Abraham Lincoln: From His Own Words and Contemporary Accounts

By Roy Edgar Appleman; Abraham Lincoln | Go to book overview

impartial history will find therein new cause to attest and revere the justice and goodness of God.

LINCOLN TO A. G. HODGES, APRIL 4, 1864.


35. A STEPMOTHER'S RECOLLECTION

Sarah Bush Lincoln, second wife of Thomas Lincoln, and stepmother of Abraham, was a real mother to the young boy during the hard years in Indiana and on throughout his life. Each had genuine love and respect for the other. One of the last things Lincoln did before leaving Illinois for the White House to take up the responsibilities that lay ahead of him was to visit "mother," as he always called her. Her recollection of Abraham given below is from a statement she made to William Herndon on Friday, September 8, 1865, at her humble home 8 miles south of Charleston, Ill.

Abe slept upstairs, went up on pins stuck in the logs, like a ladder; our bedsteads were original creations, none such now, made of poles and clapboards. Abe was about nine years of age when I landed in Indiana. The country was wild, and desolate. Abe was a good boy; he didn't like physical labor, was diligent for knowledge, wished to know, and if pains and labor would get it, he was sure to get it. He was the best boy I ever saw. He read all the books he could lay his hands on. I can't remember dates nor names, am about seventy-five years of age; Abe read the Bible some, though not as much as said; he sought more congenial books suitable for his age. I think newspapers were had in Indiana as early as 1824 and up to 1830 when we moved to Illinois. Abe was a constant reader of them. I am sure of this for the years of 1827-28-29-30. The name of the Louisville Journal seems to sound like one. Abe read history papers and other books, can't name any one, have forgotten. . . . He duly reverenced old age, loved those best about his own age, played with those under his age; he listened to the aged, argued with his equals, but played with the children. He loved animals generally and treated them kindly; he loved children well, very well. There seemed to be nothing unusual in his love for animals or his own kind, though he treated everybody and everything kindly, humanely. Abe didn't care much for crowds of people; he chose his own company, which was always good. He was not very fond of girls, as he seemed come. He sometimes attended church. He would repeat the sermon over again to the children. The sight of such a thing amused all and did especially tickle the children. When Abe was reading, my husband took particular care not to disturb him, would let him read on and on till Abe quit of his own accord. He was dutiful to me always; he loved me truly, I think.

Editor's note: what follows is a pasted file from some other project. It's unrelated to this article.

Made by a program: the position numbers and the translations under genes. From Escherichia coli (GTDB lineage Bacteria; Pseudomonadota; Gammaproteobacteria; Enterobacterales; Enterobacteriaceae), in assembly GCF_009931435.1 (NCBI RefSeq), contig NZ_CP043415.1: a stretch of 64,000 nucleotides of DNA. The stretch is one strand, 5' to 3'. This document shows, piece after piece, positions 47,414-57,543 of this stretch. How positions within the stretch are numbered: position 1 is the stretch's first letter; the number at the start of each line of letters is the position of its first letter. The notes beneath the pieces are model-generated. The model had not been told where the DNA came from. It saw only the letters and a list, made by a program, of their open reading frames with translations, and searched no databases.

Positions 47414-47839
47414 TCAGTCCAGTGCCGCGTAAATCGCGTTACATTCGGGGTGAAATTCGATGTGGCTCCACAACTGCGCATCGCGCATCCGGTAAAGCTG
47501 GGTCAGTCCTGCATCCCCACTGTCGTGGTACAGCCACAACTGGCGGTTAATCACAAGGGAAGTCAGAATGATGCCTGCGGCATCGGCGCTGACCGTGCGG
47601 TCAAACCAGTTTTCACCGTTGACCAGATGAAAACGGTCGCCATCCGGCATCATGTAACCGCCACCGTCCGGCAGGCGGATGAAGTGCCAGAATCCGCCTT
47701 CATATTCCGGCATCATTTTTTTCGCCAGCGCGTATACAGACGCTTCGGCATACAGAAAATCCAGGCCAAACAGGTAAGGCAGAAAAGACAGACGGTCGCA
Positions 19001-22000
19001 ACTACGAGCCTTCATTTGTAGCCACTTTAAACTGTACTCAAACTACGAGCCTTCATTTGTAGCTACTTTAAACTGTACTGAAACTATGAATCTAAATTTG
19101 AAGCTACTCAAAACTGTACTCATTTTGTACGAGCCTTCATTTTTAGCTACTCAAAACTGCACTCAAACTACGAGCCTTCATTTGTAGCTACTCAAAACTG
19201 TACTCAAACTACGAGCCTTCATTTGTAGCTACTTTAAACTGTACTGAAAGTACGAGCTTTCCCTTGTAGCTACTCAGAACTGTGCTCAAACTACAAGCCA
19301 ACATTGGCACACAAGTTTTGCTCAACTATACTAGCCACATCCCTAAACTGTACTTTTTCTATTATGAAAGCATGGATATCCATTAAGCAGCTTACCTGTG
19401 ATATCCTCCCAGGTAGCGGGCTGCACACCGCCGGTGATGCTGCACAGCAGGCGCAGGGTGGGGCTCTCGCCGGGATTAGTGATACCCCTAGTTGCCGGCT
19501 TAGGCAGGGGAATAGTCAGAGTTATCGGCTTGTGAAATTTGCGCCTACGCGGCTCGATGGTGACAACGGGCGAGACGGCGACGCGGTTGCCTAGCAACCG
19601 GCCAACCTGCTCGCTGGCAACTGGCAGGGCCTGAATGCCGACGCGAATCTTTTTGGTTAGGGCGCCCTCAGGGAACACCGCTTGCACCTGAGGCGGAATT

MRS. THOMAS LINCOLN'S STATEMENT TO HERNDON, SEPTEMBER 8, 1865.


36. MR. HERNDON'S LINCOLN

William H. Herndon war born in Greensburg, Ky., December 28, 1816. His father moved to Troy, Madison County, Ill., 2 years later, and in 1821 to a farm in Sanga

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